Friday, December 12, 2008

HARRIET KLAUSNER

So I was just in DC for a few job interviews. I arrived at Reagan National Airport a bit early for my return flight and was left in the waiting area with nothing to do. I did have a copy of Thomas L. Friedman's The World is Flat, which my grandmother had sent to me with high praise, but I just didn't feel like reading it at the moment. I popped open my laptop and connected to the airport's free Wi-Fi and suddenly, for no reason at all, remembered that there is a series of books based on the paintings of Thomas Kinkade. So off to Amazon.com I went.

Oh yes indeed, they exist. Basically, they're Jan Karon rip-offs, but that doesn't stop people from giving them glowing five-star reviews, including this particular gem:
I first heard about this book, recommended on QVC. Of course, Thomas Kincaid's name is what attracted me. Sure, we all know he is one of the best painters of modern times, so I was very curious to see if his writing could prove as pretty as his idyllic paintings. Well! I was not only *not* disappointed, but thoroughly sated by this book. It slaked in me a deep thirst to know more about the fascinating mind of Thomas Kincaid. Who better than the Master of Light, with his outstanding success--proving his intuition for the Real America, a better America--to reveal this "simpler life" and its pleasures? "The most collected living artist" is destined to be a success in more than one medium. Life is short, and it's far better and pleasant to spend some precious hours reading Thomas Kincade's moving visions than wasting time on tedious and outdated 'classics' like Tolstoy, Dickens, and Hemingway, who, unlike Kincade, pollute their 'art' with vulgarity. Thomas Kincade is surely not just the Painter of Light, but a true Master of Light. Thanks to Katherine Spencer and Thomas Kincaid for teaming up and, like the Cape Light lighthouse, casting forth this beacon of light. So simple, so pretty! Read it, and you, too, will feel simpler.
Yes, I am the one who commented on it. So yes, I am also on Amazon. More on that later. (To see that poor soul get pwned, click here. LOL, "cultural Prozac.")

But I also discovered a phenomenon even more fascinating than the prospect of the Painter of Phosphorescent Kitsch turning out cozy small-town soap operas: that of the singular Harriet Klausner, Amazon ├╝ber-reviewer, profiled two years ago in Time magazine for their ill-conceived "YOU are the Person of the Year!" (Because the new Internet is now user-driven – although to be fair, Friedman also talks about the new power of individual innovation in The World is Flat.) At the time of the article, she had written 12,896 reviews. Today, the number is approximately 17,895. I found her while gazing slack-jawed at the five-star acclaim for the fourth book in the Kinkade series, entitled A New Leaf. #1 reviewer, I thought, and yet she enjoyed this? I mean, presumably she's read many books and can write well about them; otherwise, she would not be so highly ranked. Right?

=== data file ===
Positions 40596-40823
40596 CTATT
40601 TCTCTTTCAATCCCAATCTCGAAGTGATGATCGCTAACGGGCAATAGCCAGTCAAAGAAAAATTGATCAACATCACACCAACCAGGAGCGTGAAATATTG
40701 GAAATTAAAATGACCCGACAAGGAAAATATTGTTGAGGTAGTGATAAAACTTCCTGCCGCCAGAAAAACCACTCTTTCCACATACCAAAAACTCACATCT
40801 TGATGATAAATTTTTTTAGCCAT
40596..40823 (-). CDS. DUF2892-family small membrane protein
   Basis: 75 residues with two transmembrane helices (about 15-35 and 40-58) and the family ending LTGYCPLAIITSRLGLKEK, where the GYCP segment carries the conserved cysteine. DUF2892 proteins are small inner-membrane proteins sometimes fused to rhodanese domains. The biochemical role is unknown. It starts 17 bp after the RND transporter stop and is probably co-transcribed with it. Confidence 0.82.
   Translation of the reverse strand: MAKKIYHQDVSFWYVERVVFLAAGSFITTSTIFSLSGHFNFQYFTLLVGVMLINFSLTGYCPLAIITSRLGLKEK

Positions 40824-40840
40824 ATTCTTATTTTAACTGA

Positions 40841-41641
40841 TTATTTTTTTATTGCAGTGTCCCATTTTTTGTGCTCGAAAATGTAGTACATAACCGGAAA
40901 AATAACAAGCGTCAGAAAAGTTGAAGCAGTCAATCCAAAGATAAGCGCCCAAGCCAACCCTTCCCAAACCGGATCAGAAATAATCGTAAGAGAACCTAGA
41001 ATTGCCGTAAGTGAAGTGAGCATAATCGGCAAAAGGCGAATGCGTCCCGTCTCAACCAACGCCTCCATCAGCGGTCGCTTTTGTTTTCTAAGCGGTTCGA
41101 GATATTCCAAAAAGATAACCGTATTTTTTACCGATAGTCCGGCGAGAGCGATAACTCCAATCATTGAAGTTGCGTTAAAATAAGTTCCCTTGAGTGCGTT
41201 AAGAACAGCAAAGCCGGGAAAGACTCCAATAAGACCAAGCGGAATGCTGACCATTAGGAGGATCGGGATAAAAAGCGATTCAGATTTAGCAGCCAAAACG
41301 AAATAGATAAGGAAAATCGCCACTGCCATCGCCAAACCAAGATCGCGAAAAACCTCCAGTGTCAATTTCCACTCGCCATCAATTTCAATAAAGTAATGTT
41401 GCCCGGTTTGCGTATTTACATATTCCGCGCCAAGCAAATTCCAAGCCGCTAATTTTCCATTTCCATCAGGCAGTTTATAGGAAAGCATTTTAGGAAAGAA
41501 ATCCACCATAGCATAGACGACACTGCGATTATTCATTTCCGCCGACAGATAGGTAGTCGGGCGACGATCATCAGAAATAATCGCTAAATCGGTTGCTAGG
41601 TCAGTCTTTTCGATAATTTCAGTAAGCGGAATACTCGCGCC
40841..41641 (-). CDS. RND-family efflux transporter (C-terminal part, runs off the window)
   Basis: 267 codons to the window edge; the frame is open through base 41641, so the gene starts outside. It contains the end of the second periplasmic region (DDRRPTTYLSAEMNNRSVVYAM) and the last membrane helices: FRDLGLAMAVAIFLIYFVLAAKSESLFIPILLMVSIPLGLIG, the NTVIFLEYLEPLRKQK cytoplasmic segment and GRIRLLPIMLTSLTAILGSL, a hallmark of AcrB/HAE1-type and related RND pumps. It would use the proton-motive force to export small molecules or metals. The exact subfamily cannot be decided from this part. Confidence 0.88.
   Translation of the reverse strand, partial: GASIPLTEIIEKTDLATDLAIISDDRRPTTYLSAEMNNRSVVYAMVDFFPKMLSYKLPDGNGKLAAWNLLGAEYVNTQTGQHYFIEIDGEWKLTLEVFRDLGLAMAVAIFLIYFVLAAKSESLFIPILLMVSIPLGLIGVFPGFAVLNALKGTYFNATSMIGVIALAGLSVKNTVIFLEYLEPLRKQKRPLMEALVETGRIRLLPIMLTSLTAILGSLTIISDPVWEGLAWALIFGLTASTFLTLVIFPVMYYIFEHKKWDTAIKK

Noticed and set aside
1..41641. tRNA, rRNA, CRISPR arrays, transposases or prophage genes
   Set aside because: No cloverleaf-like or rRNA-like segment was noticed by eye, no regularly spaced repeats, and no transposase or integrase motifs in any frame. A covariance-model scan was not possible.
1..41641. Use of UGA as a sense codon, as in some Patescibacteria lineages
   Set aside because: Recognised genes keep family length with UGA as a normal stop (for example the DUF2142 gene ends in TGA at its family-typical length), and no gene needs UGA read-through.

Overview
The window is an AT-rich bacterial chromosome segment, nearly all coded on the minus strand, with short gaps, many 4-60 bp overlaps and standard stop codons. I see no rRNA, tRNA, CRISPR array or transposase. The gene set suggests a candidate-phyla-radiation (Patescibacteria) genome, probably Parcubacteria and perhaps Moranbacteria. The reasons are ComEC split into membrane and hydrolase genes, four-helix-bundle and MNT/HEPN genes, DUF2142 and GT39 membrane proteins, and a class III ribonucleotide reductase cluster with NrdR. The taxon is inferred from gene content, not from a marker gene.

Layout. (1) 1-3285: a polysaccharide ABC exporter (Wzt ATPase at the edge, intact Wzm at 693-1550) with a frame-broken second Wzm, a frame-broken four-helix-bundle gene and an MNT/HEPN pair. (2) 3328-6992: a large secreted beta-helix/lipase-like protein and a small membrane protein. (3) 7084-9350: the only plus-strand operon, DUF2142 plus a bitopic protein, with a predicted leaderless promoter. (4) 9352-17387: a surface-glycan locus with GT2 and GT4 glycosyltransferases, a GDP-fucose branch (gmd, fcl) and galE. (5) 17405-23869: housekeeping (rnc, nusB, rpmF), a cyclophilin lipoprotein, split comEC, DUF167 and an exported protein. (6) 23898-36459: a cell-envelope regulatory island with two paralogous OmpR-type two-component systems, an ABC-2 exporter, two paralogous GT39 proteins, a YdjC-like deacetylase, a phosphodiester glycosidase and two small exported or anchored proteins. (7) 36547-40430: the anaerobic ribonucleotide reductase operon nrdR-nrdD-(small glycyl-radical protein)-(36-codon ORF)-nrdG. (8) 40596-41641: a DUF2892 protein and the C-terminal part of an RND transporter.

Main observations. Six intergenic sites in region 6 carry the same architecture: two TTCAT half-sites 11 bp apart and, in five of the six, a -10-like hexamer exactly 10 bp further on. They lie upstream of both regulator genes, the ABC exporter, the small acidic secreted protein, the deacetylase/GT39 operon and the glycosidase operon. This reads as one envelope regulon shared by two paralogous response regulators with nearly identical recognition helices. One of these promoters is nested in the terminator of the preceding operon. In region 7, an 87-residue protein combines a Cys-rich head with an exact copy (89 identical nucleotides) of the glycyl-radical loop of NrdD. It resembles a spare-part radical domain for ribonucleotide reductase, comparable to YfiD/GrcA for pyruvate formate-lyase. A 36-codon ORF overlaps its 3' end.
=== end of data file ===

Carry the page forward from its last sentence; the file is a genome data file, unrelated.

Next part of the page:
Wrong. I was suspicious right from the start – her review for A New Leaf sounded like it came from the publisher. She concisely summarized the plot, provided a single phrase of mild criticism, and then settled into a few sentences of warm but useless praise that could just as easily have been jacket copy. Here it is:
Cape Light, New England resident Molly Willoughby works very hard bringing in income while raising her daughters (fourteen years old Lauren and eleven years old Molly) with no help from her Peter Pan like ex-husband Phil. Instead her family provides as much assistance to her as they can. For instance her sister in law currently watches her children while she cleans the rental for a Dr. Matthew Harding of Worcester, who is arriving in town tomorrow. However, before she leaves to pick up her children and treat them to pizza, Dr. Harding shows up. They talk about the area and being single parents. He invites her and her two daughters to meet his daughter fourteen years old Amanda.